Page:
FDA Approves Lenalidomide for Mantle Cell Lymphoma

Posted June 6, 2013

On June 5, 2013, the U. S. Food and Drug Administration approved lenalidomide capsules (REVLIMID®, Celgene Corporation), for the treatment of patients with mantle cell lymphoma (MCL) whose disease has relapsed or progressed after two prior therapies, one of which included bortezomib.

The approval was based a single-arm, multicenter clinical trial enrolling 134 patients with mantle cell lymphoma who have relapsed after or were refractory to bortezomib or a bortezomib-containing regimen. All 134 patients received prior treatment with bortezomib and 60% were documented to have disease refractory to bortezomib therapy.  Patients received a median of 4 prior therapies for MCL. The median age was 67 years, 81% were male, 96% were Caucasian, and 61% had MCL for at least 3 years.

The efficacy endpoints were overall response rate (ORR) and duration of response (DOR). The ORR was defined as the proportion of patients whose best response was complete response (CR), complete response unconfirmed (CRu), or partial response (PR). In the 133 patients who were evaluable for efficacy, the ORR was 26% (95% CI: 18.4, 33.9). CR or CRu was achieved by 9 patients (7%) and 25 patients (19%) achieved a PR. The median DOR for the 34 patients who achieved a CR, CRu, or PR was 16.6 months (95% CI: 7.7, 26.7).

Safety data was evaluated in 134 patients who received at least one dose of lenalidomide. The median duration of therapy was 95 days (range 1-1002) and 78 (58%) of patients received 3 or more cycles of therapy. Seventy-six patients (57%) underwent at least one dose interruption due to adverse events and 51 patients (38%) underwent at least one dose reduction due to adverse events. Twenty-six patients (19%) discontinued treatment due to adverse events.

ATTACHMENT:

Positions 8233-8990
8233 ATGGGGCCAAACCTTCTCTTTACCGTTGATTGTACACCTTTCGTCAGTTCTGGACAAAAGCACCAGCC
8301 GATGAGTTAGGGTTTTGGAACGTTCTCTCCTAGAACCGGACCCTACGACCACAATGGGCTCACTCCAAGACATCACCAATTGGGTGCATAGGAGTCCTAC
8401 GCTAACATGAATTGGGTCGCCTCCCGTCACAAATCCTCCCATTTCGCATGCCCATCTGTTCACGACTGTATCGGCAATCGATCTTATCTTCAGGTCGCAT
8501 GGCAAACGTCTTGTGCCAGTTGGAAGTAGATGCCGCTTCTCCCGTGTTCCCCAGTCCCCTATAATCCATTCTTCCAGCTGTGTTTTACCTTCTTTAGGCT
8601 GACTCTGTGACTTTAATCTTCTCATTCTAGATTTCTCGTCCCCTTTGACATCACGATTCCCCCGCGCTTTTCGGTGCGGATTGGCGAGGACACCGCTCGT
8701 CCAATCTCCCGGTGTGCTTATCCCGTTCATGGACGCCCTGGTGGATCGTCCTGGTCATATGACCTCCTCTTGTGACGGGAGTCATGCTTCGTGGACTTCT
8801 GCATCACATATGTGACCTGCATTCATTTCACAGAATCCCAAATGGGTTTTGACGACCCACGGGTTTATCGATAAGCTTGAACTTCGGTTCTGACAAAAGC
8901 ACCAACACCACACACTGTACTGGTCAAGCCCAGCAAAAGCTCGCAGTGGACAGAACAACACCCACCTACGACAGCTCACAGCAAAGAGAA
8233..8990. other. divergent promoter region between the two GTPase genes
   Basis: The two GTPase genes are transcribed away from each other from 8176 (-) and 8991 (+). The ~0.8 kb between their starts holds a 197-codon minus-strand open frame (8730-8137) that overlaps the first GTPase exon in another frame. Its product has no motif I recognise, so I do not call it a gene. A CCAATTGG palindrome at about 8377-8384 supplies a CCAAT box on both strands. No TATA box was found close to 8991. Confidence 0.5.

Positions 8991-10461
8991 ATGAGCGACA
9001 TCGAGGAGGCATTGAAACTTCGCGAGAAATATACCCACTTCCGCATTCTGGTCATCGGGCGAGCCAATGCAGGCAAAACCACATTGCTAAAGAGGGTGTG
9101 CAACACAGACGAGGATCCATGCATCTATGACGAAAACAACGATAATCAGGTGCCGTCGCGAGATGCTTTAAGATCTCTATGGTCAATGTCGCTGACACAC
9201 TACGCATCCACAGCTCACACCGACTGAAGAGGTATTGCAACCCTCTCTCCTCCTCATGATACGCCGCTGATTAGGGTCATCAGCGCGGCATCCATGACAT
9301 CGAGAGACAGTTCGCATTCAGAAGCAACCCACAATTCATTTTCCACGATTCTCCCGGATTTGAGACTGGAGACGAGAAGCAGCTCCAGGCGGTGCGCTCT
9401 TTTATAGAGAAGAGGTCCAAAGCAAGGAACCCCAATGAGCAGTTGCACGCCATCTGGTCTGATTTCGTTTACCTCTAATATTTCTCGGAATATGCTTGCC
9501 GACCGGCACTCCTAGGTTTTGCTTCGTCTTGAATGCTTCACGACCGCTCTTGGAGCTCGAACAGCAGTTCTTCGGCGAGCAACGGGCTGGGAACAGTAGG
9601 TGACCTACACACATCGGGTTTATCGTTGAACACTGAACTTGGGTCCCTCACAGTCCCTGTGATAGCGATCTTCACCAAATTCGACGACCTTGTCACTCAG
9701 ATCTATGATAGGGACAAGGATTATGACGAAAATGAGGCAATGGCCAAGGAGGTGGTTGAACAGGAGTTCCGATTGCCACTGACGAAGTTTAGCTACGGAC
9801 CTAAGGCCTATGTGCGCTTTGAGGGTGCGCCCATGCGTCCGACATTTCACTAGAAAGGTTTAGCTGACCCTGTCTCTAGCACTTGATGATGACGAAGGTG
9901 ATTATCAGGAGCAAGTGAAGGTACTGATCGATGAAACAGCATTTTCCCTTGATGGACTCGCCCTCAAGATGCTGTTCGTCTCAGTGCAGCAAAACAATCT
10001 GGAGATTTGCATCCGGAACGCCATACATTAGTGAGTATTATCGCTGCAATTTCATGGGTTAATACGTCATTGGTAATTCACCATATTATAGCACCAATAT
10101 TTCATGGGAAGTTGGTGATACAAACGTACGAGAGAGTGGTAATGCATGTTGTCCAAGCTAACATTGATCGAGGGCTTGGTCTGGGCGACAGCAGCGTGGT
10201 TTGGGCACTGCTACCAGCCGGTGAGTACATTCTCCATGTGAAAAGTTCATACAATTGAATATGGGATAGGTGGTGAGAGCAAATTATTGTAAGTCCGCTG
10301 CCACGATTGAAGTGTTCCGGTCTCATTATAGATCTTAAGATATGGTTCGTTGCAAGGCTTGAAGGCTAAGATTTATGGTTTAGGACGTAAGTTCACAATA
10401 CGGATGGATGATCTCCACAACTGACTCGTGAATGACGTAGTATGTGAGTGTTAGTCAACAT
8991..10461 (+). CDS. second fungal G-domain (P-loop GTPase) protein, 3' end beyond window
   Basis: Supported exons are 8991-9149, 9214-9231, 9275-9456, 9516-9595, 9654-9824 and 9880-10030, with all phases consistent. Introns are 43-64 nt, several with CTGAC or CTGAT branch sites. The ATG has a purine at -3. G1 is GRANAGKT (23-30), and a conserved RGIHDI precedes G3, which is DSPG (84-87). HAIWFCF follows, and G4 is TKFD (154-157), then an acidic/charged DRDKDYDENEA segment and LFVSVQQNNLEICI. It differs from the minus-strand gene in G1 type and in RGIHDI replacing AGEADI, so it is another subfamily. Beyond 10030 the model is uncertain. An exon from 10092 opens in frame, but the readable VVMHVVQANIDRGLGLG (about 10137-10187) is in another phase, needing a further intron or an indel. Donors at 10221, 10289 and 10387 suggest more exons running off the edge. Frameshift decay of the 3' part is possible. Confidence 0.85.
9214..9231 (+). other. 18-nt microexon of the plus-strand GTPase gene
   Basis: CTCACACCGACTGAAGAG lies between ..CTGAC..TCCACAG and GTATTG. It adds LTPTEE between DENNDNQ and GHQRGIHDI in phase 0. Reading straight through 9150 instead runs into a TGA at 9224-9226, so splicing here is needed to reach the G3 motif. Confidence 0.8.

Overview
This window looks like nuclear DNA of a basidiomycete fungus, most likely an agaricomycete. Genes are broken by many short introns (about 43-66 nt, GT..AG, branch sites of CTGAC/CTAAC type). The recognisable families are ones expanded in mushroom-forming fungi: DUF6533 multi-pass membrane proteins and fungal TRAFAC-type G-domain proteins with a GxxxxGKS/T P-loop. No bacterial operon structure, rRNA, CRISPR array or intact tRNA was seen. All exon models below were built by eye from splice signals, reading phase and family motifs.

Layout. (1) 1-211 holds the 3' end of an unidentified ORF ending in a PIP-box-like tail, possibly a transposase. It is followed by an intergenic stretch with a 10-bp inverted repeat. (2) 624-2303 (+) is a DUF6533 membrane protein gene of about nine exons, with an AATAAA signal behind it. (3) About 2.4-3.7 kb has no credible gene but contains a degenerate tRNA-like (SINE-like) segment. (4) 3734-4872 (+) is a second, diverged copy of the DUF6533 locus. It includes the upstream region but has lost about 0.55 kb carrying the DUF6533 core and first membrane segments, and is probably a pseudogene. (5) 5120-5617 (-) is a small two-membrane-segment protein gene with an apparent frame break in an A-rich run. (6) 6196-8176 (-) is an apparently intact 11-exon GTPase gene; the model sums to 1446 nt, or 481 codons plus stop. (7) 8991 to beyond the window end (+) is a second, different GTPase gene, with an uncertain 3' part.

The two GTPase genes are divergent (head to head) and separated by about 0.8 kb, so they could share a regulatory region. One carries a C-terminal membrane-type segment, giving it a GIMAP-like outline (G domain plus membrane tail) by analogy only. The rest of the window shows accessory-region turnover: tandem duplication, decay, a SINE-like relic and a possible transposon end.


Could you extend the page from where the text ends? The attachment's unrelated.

The most common (greater than or equal to 15%) grade 1-4 adverse reactions included neutropenia, thrombocytopenia, fatigue, anemia, diarrhea, nausea, cough, pyrexia, rash, dyspnea, pruritis, constipation, peripheral edema and leukopenia. The most common (greater than or equal to 5%) grade 3-4 adverse reactions were neutropenia, thrombocytopenia, anemia, pneumonia, leukopenia, fatigue, febrile neutropenia, dyspnea and diarrhea.

The recommended dose and schedule for lenalidomide is 25 mg orally once daily on days 1-21 of repeated 28-day cycles. Lenalidomide should be taken at about the same time each day, either with or without food.

This supplemental application also included the approval of a new 20 mg capsule strength.  

See FDA's full prescribing information for additional details.

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